Vayakhel: Watch your mouth and ego

“Moshe commanded and they proclaimed in the camp, saying, “Man and woman shall not do more work… and the nation stopped from bringing. (Exodus 36:6)

The commentaries note that the phrases here do not mesh.  People were bringing donations, or performing skilled craftsmanship in their homes in preparation for donation, and it was realized that no more was needed. An announcement went forth that people should not do any more work.  The assumption would be that whatever was already done should be brought in.  However, the populace ceased bringing donations entirely.

In truth, Moshe could have said, “Do not bring more,” as all the needs of the Mishkan were met.  Why then did he phrase it in such an unusual way?

Let us imagine someone had prepared a skillfully woven piece of fabric, (which was very tricky as it had to be spun while still on the goat!)  She is about to bring it in when the call goes out, “Sorry, we don’t need any more.”  She would be crestfallen, feeling that her contribution was meaningless.  Moshe wanted every Jew to know that he or she is valuable and precious so he said, “By all means, bring in what you have, but don’t do more work.”  In that way, no one would feel unnecessary or superfluous.

However, that isn’t what happened.  For their part, the Jews understood that there was no more need for the items they had prepared so they desisted from bringing them.  They understood that Moshe said it as he did only so no one would feel bad, so they stopped bringing more items.  These two points teach us a very key lesson about relationships.

Moshe recognized the need of each person to feel necessary and wanted.  Therefore, even if the Mishkan was complete, discouraging someone from bringing a heartfelt donation might hurt their feelings, which would detract from the Mishkan’s shleimus, or completeness. There would be a hole in it where that person’s heart was in pain.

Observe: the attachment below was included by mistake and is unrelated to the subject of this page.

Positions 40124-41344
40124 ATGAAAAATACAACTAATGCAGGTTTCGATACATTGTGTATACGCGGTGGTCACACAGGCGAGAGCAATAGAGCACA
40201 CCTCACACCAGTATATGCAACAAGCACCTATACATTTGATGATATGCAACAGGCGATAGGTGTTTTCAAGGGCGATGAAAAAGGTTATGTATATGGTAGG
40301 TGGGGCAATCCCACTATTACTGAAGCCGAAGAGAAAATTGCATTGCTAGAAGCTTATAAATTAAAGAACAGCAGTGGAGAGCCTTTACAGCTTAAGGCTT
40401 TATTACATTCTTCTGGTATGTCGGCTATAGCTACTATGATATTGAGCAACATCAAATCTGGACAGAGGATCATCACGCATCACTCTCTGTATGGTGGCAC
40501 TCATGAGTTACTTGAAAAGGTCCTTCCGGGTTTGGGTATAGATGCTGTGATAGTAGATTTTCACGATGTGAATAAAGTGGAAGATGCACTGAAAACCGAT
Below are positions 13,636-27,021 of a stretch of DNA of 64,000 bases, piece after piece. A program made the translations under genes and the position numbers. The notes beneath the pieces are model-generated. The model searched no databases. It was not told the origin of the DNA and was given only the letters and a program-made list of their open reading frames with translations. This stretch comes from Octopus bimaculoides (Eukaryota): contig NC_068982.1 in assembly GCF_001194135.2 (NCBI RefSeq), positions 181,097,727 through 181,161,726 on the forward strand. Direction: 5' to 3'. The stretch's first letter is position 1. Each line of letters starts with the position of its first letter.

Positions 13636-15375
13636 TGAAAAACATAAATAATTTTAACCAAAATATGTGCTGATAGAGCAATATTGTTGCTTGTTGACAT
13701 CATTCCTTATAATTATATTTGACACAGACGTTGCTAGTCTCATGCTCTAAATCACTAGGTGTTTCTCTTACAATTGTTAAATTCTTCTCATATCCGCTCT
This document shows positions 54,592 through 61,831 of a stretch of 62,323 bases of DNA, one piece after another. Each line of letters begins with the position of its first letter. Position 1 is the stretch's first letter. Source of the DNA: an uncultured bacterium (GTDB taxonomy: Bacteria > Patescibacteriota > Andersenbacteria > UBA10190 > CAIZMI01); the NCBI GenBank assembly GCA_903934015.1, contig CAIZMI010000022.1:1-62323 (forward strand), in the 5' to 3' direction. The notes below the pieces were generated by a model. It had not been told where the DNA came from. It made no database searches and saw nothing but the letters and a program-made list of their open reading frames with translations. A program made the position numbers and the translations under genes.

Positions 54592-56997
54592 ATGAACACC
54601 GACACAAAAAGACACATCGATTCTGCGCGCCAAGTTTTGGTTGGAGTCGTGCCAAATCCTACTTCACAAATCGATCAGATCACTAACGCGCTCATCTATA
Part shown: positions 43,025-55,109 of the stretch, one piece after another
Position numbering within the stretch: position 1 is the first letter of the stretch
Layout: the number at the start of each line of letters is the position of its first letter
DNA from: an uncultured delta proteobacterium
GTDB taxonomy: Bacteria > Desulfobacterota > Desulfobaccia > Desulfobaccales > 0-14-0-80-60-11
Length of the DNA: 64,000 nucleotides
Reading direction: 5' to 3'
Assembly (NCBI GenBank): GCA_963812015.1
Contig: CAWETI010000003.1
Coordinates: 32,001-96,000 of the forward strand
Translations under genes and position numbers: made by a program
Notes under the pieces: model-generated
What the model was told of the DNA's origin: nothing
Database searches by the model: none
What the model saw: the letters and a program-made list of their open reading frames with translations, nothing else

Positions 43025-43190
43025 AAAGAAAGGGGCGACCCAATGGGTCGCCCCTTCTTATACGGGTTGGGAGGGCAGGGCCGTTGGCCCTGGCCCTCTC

The people, however, were not interested in building the Mishkan for their own glory.  They didn’t need to bring donations to make themselves feel good. Rather, their sole focus was on making sure the Mishkan had whatever it needed to be fit for HaShem’s glory.  Therefore, when they heard Moshe say that no more work should be done, they read between the lines and knew that the Mishkan didn’t need any more.  That was enough to make them happy and they ceased bringing donations.

Both Moshe and the people were concerned not about themselves, but about the other party.  When that is the case, a home for the Divine Presence can be made whole, and people need not justify their existence by forcing anything on the other one.

And so, the Mishkan was completed.

About the Author
Growing up a rabbi's son, Jonathan Gewirtz moved around and met people from all walks of life. A columnist and speechwriter, he draws on his experiences for his writing. As the scion of a Rabbinic family, he is passionate about the power of words and the greatness inherent in each of us.
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